A group of 10 Senate leaders reached a consensus Tuesday night to resolve disagreements as to whether a public option should be included in the final version of a health care reform bill. But Senate Majority Leader Harry Reid declined to disclose details of the new deal until the Congressional Budget Office (CBO) analyzes it.
In a prepared statement issued late Tuesday evening following days of round-the-clock negotiations between five conservative and five progressive Democrats, Reid said the broad agreement lawmakers reached “includes a public option,” sharply disputing published reports that said he and his colleagues have abandoned a government-run plan.
The House passed sweeping health care reform legislation, President Barack Obama's top domestic priority, last month that included a public option. Reid hopes to pass the Senate bill around Christmas.
White House spokesman Reid Cherlin said, "Senators are making great progress and we're pleased that they're working together to find common ground toward options that increase choice and competition."
Reid said the deal reached Tuesday on the public option and other facets of the proposal will ensure health insurance companies "face more competition" and "the American people will have more choices."
"I know not all 10 Senators in the room agree on every single detail of this, nor will all 60 members of my caucus," Reid said. "But I know we all appreciate the hard work that these progressives and moderates have done to move this historic debate forward."
Still, Reid refused to discuss specific details of the compromise on the public option and explained to reporters during a news conference that “if you start talking about the plan and start shipping it around, it will be made public.”
“We want not that to be the case because we want [a CBO analysis on costs] before we start giving all the details even to our own members,” Reid said, adding that he had a 20-minute conversation with CBO head Doug Elmendorf and intends to send him details of the plan Wednesday.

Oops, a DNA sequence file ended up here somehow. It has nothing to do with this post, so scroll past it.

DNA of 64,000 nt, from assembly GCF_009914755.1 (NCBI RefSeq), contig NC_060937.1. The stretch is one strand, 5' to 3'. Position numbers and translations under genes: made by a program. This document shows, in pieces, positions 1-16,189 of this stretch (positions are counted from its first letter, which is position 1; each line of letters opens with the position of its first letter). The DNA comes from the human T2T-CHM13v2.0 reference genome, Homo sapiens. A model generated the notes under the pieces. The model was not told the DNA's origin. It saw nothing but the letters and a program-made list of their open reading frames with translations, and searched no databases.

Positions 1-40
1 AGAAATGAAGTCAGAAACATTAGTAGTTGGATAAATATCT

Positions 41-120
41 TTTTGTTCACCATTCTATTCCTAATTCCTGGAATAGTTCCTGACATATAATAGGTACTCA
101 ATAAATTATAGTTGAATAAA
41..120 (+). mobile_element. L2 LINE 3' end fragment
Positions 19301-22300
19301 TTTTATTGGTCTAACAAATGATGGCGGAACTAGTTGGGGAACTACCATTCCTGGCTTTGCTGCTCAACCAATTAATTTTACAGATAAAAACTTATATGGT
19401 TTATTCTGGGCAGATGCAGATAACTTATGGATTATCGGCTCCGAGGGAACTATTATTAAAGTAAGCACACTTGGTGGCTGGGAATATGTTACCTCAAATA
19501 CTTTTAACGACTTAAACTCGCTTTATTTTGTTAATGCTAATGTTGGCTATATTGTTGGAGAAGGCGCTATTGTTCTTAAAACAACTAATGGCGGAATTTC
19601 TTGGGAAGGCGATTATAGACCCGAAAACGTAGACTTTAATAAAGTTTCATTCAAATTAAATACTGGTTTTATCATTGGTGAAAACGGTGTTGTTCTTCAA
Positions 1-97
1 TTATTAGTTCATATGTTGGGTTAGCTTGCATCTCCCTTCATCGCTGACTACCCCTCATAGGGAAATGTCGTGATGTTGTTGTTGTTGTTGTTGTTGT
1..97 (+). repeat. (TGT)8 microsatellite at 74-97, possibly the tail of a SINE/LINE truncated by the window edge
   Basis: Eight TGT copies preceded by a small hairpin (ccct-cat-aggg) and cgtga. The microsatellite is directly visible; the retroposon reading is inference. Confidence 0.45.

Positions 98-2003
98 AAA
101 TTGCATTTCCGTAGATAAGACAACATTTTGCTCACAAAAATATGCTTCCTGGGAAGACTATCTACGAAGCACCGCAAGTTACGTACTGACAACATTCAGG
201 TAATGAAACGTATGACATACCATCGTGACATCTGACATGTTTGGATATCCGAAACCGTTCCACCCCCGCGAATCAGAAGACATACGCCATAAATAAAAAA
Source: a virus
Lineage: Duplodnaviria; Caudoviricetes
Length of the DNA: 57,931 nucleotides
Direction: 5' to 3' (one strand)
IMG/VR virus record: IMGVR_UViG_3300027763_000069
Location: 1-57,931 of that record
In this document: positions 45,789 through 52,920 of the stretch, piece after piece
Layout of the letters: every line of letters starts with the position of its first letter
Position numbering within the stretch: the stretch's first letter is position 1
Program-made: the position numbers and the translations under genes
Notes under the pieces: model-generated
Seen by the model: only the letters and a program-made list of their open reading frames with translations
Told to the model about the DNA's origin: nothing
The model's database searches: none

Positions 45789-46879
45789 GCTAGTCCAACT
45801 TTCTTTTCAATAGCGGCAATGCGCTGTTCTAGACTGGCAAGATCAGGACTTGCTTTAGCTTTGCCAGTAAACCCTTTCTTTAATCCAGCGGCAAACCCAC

Senators Russ Feingold, Charles Schumer, Jay Rockefeller, Tom Harkin, Sherrod Brown and conservative Democratic Senators Ben Nelson, Mary Landrieu, Blanche Lincoln, Thomas Carper and Mark Pryor brokered the deal.
Earlier in the day, the Senate voted 54 to 45 to reject an amendment proposed by Nelson prohibiting government-funded health insurance plans from providing abortion coverage.
Nelson’s office said Monday “provisions in the Senate bill allowing public funding for abortion are one of several key concerns [he] has with the bill that must be addressed to win his support for the legislation.”
The absence of an abortion amendment as well as the inclusion of a government-run insurance proposal in a final version of a health care reform bill has, in recent weeks, threatened to derail passage of the legislation as conservative Democrats indicated they would vote against a plan that called for the federal government to compete with private insurers. Reid will need the support of 60 senators who caucus with Democrats to avoid a Republican-led filibuster.
Even though Reid insisted that particulars of the compromise remain under wraps, rumors began to circulate Tuesday evening that said Democrats agreed to drop the coveted public option from the bill and replace it with a nonprofit national health insurance plan offered by private insurers in order to win the support of their conservative colleagues who they caucus with.
Indeed, the Associated Press and Politico, citing unnamed sources, reported that Democrats decided to set aside the public option in favor of the national health insurance plan or a “trigger,” which calls for a government-run plan to begin only if private health insurers fail to provide affordable coverage under the new national plan.